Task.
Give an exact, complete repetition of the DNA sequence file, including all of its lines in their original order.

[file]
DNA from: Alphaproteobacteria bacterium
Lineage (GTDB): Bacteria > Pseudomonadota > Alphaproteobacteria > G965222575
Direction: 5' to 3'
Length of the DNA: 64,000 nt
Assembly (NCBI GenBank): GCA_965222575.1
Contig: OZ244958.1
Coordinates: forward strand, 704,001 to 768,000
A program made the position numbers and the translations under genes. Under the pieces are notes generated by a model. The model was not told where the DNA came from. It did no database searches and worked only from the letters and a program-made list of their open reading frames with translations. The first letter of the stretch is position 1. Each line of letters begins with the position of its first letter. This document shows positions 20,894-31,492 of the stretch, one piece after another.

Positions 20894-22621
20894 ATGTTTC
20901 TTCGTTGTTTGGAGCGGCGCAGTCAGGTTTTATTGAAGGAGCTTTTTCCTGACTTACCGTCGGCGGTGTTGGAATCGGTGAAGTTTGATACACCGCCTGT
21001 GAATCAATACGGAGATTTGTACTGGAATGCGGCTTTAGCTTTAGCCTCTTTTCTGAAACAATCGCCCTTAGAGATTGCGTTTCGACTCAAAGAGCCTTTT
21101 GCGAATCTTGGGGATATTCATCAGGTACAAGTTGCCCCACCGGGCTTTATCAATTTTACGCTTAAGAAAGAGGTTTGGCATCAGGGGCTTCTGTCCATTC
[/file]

DNA from: Alphaproteobacteria bacterium
Lineage (GTDB): Bacteria > Pseudomonadota > Alphaproteobacteria > G965222575
Direction: 5' to 3'
Length of the DNA: 64,000 nt
Assembly (NCBI GenBank): GCA_965222575.1
Contig: OZ244958.1
Coordinates: forward strand, 704,001 to 768,000
A program made the position numbers and the translations under genes. Under the pieces are notes generated by a model. The model was not told where the DNA came from. It did no database searches and worked only from the letters and a program-made list of their open reading frames with translations. The first letter of the stretch is position 1. Each line of letters begins with the position of its first letter. This document shows positions 20,894-31,492 of the stretch, one piece after another.

Positions 20894-22621
20894 ATGTTTC
20901 TTCGTTGTTTGGAGCGGCGCAGTCAGGTTTTATTGAAGGAGCTTTTTCCTGACTTACCGTCGGCGGTGTTGGAATCGGTGAAGTTTGATACACCGCCTGT
21001 GAATCAATACGGAGATTTGTACTGGAATGCGGCTTTAGCTTTAGCCTCTTTTCTGAAACAATCGCCCTTAGAGATTGCGTTTCGACTCAAAGAGCCTTTT
21101 GCGAATCTTGGGGATATTCATCAGGTACAAGTTGCCCCACCGGGCTTTATCAATTTTACGCTTAAGAAAGAGGTTTGGCATCAGGGGCTTCTGTCCATTC